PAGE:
Patterns Workshop with Doug Schuler
We were lucky to have MAZI Advisory Board member Doug Schuler pass by The Open University last week, and he kindly agreed to run a workshop introducing his ‘Liberating Voices’ Patterns language and engagment tool. Video of event
Doug has long been interested in how communities can work together to overcome local challenges, the concept of ‘civic intelligence’ and what tools people can use to discuss and respond to challenges.
Drawing inspiration from Alexander’s book proposing a pattern language for architecture, urban design, and community livability, Doug brought together a number of writers, activists and academics, and created the 2008 book ‘Liberating Voices: A Pattern Language for Communication Revolution’ (https://mitpress.mit.edu/books/liberating-voices) and explored suitable ‘patterns’ – ideas, ways of working and mechanisms that can be used to discuss and investigate community challenges. When a selection is put together, you might devise an approach with various aspects, a ‘language’ for addressing the challenges.
The book contains 136 patterns which were written by 75 people from around the world. Each pattern presents a conceptual seed that can be used a multitude of different ways by different people in different contexts for different reasons. Patterns can provide new ways of perceiving challenges and opportunities.
Doug has generated a card pack from the book, and these are designed to be used in a workshop, with people gathered around shared challenges. Cards are debated, selected, and combined to help offer insight into ways in which a challenge might be approached.
In the workshop, Doug introduced his own background in computing and community based research, talked about Alexander’s work and how this had led to his own pattern language. We then broke into groups, and shared out cards to think how we might address our challenges. My group was exploring how the Open University might bring together geographically separated students into the sense of being a shared community of practice; a second group were looking for ways of involving a wide range of stakeholders in a sub-Saharan agricultural project seeking to optimise water usage; and the final group explored home schooling in the UK.
Doug got us to share the cards between the group members, and individually reducing our pile (of about 40) to 3. Much deliberation and agonising happened and we all ended up with half a dozen, which we then talked through with our colleagues to reduce again. Doug was interested to see if we could reduce to three in total, our group ended up with a central card surrounding by a clock of about ten others! These divided approximately into philosophical reflections, practical mechanisms that might be used, and goals we were trying to achieve.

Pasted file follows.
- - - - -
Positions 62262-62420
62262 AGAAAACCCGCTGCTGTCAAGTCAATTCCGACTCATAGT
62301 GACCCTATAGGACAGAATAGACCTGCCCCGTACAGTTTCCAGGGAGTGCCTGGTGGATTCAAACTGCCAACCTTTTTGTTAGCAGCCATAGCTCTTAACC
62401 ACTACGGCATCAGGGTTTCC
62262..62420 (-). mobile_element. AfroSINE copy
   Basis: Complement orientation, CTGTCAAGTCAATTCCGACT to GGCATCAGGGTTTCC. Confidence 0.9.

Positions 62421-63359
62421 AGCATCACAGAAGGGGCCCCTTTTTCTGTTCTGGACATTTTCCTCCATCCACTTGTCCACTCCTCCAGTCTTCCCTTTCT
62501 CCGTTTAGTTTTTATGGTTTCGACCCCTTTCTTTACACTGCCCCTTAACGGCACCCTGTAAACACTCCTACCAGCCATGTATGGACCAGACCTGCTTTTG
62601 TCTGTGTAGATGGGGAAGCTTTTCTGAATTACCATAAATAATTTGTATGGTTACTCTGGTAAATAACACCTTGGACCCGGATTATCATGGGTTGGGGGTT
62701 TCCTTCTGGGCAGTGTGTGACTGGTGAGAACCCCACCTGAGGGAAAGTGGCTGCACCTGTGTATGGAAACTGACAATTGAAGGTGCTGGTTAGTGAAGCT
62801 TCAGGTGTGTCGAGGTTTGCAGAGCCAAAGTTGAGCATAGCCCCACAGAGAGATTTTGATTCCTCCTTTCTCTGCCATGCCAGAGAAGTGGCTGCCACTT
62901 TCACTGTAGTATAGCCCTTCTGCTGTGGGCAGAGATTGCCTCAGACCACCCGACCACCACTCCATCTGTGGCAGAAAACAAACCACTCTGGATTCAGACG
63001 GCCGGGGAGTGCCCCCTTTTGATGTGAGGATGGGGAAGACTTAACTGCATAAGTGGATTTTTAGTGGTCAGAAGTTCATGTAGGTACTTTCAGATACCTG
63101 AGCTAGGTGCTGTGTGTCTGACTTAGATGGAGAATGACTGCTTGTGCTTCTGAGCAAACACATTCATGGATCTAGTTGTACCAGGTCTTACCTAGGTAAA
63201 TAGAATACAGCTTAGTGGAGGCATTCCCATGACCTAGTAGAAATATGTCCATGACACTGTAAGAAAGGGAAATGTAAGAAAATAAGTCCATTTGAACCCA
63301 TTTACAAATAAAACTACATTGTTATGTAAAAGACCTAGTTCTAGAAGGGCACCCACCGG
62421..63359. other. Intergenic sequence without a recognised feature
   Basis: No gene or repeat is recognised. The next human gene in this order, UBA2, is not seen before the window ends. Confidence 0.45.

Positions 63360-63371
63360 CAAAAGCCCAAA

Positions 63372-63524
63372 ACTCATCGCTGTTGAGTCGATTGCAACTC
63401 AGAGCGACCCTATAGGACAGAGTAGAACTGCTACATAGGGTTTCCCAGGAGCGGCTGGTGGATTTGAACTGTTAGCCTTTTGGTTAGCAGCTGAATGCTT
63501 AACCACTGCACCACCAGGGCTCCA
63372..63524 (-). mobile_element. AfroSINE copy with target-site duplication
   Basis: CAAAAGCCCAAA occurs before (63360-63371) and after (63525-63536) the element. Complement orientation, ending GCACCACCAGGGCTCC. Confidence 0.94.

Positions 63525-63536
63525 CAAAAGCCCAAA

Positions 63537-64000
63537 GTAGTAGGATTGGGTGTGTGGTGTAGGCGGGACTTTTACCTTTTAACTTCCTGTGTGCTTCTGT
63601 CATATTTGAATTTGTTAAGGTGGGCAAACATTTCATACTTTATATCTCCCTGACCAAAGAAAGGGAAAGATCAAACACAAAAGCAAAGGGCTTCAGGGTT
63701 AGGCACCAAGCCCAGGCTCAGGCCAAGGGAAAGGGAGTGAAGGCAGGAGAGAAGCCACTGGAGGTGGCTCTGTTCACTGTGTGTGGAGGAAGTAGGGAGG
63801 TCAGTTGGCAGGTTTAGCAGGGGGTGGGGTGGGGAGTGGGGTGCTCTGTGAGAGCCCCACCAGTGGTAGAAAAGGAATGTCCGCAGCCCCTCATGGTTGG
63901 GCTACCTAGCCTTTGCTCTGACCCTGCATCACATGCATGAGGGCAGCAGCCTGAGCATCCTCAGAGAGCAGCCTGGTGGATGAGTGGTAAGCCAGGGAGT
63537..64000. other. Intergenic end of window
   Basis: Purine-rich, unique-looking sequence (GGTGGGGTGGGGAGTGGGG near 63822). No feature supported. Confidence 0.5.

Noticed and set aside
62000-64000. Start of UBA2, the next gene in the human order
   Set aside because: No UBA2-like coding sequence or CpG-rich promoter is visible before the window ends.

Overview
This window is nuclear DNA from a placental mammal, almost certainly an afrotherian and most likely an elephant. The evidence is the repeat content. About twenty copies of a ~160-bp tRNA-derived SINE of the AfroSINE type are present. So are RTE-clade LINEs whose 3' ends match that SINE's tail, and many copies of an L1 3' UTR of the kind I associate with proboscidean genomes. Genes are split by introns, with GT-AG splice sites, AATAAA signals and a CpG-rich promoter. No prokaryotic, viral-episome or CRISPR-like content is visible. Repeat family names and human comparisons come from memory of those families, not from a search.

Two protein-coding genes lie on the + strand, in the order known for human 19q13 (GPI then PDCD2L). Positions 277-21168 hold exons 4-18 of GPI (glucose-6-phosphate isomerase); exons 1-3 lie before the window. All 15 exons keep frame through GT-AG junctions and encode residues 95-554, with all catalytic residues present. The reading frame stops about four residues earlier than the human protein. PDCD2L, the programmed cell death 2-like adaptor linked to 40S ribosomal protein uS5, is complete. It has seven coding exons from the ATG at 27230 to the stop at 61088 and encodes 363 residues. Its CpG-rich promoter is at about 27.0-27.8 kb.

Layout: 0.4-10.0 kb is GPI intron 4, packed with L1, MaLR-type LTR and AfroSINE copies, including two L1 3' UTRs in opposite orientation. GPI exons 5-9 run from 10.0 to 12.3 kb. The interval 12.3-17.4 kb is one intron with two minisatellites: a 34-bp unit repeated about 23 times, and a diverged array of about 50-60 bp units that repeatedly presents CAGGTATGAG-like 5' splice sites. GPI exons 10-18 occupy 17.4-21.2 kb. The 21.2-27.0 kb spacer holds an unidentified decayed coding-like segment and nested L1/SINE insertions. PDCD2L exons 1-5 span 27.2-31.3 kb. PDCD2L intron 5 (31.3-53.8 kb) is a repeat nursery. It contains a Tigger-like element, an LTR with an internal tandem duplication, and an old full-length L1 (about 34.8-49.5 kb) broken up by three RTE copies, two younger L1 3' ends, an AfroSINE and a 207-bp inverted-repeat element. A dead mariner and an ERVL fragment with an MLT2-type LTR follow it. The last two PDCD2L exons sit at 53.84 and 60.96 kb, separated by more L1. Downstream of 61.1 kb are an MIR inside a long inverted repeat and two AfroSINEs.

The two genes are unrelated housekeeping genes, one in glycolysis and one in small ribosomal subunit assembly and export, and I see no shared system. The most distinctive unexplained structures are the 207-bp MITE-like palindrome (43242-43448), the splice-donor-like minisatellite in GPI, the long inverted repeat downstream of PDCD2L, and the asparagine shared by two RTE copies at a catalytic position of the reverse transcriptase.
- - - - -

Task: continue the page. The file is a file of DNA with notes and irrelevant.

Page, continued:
The cards have a single side of description, which leads to individual reflection and then group debate about their meaning and how they are applied by different people from different domains. Overall, the process then is one of reflection and discussion, with the cards acting as boundary objects to instigate debate. I found this a really interesting process: more structured than giving people blank flip charts and asking them to discuss topics, yet open enough that there was plenty of room for conversation and interpretation.
This fits nicely into the emerging MAZI focus on the ‘pre-tech’ aspect of engaging communities with DIY networking: gathering where we are keen to elicit challenges, tensions, and goals; and to help people move to articulating what approaches might be tried.
Doug’s used these all over the world. The patterns are available at http://www.publicsphereproject.org/patterns/lv. There are also complete sets of the cards available in Arabic, Chinese, Spanish, and Vietnamese and other translations are in work. Card sets are available from the author or online. They are licensed for free use.
Other people have also thought of patterns that might be relevant to MAZI: the EU DiDIY project considering policy patterns for Digital Do It Yourself, and there was a talk at Chaos Communication Congress (2007) that turned into a wiki on how patterns might be applied to help the successful setting up and running of hackspaces.
From Mark Gaved’s blog. Feb 5th 2018